42-Year-Old Pitcher – Free Agent
2018 Fantasy Baseball Outlook
There was no outlook written for Shawn Camp in 2018. Check out the latest news below for more on his current fantasy value.
Shawn Camp Contract Information:
Signed a minor league contract with the Phillies in November of 2013.
Camp has been released, Phillies Baseball Insider's Chuck Hixson reports.
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Shawn Camp Split Stats (View Full Split Stats)
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Shawn Camp: Past News Updates ( ▲ View most recent update )
RotoWire's Preseason Outlooks
There was no outlook written for Shawn Camp.
The Cubs gave up on Camp in early July, after the right-hander posted a 7.04 ERA and a 2.7 HR/9 over 26 appearances to begin the 2013 season. He then signed on with the Diamondbacks, and appeared to get himself back on track at Triple-A Reno, with a 2.42 ERA and a 0.8 HR/9 over 22.1 innings. The Phillies will give him a chance to earn a bullpen spot this spring.
A righty middle reliever that averages less than 88 mph on his fastball is never going to be a star, but Camp was serviceable, with a 54:21 K:BB ratio in 77.2 innings and a 3.59 ERA. Look for another season in middle relief, as Camp re-signed with the Cubs in November and doesn't appear to be on any sort of path to becoming a closer at this stage of his career.
Camp had a serviceable season out of the Jays' bullpen, but it wasn't on par with his previous couple of seasons and it resulted in him not being offered arbitration by Toronto. He's never been a high strikeout guy (6.2 K/9IP for his career) and has become more reliant on command and control in recent years. He'll latch on somewhere but the skill set is dwindling with his strikeout rate dropping in each of the last four years so his days as a nice staff filler in deeper formats may be behind him.
Camp gave the Jays another serviceable season out of the bullpen in 2010 and has moved up the pecking order this offseason with some other arms departing via free agency. The Jays are still looking for a closer, and while Jason Frasor is returning, it's not out of the question that Camp could enter the picture at some point. A declining K/9 rate (8.1, 7.1, 6.6, 5.7 the last four years) and an inability to handle lefties (.324 average, .889 OPS in his career) could make for some combustible save chances if given the chance, however. He's an OK staff filler in deeper formats but doesn't really do anything well enough to help out most fantasy squads.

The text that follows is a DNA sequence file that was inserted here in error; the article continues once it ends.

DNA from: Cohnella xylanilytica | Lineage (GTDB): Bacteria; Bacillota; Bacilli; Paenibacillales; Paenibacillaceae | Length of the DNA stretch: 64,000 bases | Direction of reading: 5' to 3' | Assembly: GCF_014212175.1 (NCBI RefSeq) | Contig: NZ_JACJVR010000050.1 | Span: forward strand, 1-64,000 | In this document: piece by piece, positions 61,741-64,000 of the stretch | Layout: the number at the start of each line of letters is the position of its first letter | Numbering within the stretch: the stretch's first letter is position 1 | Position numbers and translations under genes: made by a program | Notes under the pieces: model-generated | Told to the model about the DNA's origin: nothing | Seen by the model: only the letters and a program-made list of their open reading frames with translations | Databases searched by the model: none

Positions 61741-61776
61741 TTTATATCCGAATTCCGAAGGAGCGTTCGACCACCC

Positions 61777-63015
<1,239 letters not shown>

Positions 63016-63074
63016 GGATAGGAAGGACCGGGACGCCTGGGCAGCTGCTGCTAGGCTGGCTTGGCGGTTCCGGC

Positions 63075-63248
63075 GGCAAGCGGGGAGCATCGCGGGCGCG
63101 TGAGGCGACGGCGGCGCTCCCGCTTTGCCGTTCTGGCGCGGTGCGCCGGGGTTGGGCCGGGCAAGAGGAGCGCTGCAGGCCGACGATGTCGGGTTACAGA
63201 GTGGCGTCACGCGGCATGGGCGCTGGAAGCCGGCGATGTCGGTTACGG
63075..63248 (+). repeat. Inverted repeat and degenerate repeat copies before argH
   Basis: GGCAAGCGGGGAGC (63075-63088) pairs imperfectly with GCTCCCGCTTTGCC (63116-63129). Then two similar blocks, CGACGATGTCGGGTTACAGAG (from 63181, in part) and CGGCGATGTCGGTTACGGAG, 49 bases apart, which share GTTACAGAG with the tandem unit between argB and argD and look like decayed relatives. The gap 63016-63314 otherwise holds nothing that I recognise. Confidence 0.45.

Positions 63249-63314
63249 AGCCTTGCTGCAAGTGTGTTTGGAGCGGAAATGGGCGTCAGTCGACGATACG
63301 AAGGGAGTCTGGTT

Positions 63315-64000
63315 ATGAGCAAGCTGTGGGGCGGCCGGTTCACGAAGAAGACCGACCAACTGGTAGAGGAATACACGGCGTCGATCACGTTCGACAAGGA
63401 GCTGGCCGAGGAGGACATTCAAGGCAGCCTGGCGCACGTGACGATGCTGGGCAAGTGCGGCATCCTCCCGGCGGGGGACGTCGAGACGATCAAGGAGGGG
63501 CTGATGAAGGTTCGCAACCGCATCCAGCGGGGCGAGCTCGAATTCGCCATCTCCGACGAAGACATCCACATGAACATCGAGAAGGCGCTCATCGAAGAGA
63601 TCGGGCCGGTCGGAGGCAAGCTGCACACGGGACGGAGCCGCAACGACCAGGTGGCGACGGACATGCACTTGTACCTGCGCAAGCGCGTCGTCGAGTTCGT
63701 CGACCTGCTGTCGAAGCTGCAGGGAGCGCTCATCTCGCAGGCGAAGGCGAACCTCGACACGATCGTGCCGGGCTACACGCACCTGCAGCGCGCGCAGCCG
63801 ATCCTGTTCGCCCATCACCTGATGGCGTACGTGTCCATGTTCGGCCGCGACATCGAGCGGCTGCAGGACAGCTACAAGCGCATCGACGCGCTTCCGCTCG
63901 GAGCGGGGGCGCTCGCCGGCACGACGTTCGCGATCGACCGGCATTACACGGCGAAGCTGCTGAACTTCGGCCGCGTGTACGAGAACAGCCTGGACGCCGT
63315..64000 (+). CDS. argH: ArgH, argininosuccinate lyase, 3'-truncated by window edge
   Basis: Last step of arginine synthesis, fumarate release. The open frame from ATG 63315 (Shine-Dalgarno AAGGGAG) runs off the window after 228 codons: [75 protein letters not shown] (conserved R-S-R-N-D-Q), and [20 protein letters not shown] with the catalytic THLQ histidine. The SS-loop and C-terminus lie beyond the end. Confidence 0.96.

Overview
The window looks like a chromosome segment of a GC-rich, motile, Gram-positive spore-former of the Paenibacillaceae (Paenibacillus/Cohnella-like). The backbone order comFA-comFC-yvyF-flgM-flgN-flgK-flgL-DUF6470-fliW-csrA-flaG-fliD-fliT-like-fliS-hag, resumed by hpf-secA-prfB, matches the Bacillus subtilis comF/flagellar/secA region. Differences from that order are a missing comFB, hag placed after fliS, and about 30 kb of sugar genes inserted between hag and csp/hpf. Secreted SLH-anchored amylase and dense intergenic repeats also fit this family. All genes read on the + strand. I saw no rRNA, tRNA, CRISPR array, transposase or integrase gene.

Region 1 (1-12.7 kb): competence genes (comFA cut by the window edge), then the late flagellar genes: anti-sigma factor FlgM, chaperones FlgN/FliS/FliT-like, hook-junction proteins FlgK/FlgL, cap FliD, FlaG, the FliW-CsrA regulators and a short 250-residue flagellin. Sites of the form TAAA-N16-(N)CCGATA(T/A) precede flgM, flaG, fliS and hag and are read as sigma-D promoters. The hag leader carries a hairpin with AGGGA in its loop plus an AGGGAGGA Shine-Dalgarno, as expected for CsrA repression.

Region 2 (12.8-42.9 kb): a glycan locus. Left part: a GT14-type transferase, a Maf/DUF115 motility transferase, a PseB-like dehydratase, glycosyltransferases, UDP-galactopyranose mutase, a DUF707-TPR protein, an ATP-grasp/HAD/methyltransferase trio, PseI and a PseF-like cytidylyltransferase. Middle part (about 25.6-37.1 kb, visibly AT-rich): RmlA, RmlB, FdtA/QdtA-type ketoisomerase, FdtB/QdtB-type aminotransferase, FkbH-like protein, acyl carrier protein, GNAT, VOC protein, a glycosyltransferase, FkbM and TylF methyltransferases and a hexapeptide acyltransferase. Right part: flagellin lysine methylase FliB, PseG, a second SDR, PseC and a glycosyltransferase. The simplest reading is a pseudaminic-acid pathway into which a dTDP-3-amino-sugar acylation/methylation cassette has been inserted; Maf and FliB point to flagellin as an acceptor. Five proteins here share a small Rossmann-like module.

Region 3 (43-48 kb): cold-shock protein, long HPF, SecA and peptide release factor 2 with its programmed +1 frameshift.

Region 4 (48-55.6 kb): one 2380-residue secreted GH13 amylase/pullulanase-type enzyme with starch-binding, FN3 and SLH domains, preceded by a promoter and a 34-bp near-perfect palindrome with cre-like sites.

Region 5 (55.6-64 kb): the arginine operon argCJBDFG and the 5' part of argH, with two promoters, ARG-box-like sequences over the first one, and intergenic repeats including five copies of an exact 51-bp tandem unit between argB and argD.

Camp had another serviceable season (1.280 WHIP, 3.50 ERA) out of the Toronto bullpen despite a 2-6 record. The Jays brought him back with a one-year deal over the winter, but Camp doesn't really do anything well enough to warrant much attention on draft day. He'll pitch in middle relief for the Jays again this season.
Camp's first season as a Blue Jay was a successful one, limiting right-handed batters to a .204/.267/.247 line in 93 at-bats. His overall numbers (4.12 ERA, 1.30 WHIP, 31 strikeouts in 39.1 innings) were hurt by his inability to handle lefties, and that keeps him out of any high leverage innings. He'll presumably be back in a middle relief role for the Jays again.
Even though Camp was a closer for a brief time last season, he wasn't all that effective. With his 1.49 WHIP, that 4.68 ERA really should have been above five. He's not likely to be in the mix for the closer role with the Rays this spring, and there's no reason to get excited about Camp otherwise.
A career minor-leaguer, Camp was reborn in Kansas City in 2004 when he provided some nice middle relief and a couple of saves. Last season, however, Camp returned to his Quadruple-A form that in a competitive Royals bullpen will likely mean more time in Triple-A than in Kansas City in 2006.
Other than being known as the guy sent down in order to make room for Zach Greinke’s first major-league start, Camp’s 2004 season wasn’t memorable. He showed flashes but not enough of them to keep from shuttling between Triple-A Omaha and the big leagues. He did put together a nice early September – going eight innings without allowing a run – but finished the season allowing runs in the final five outings. The good news is he doesn’t walk many and has a nice slider that can help him record nearly a strikeout per inning. The bad news is he is turning 30 at the end of the 2005 season and will be in an uphill fight for a roster spot.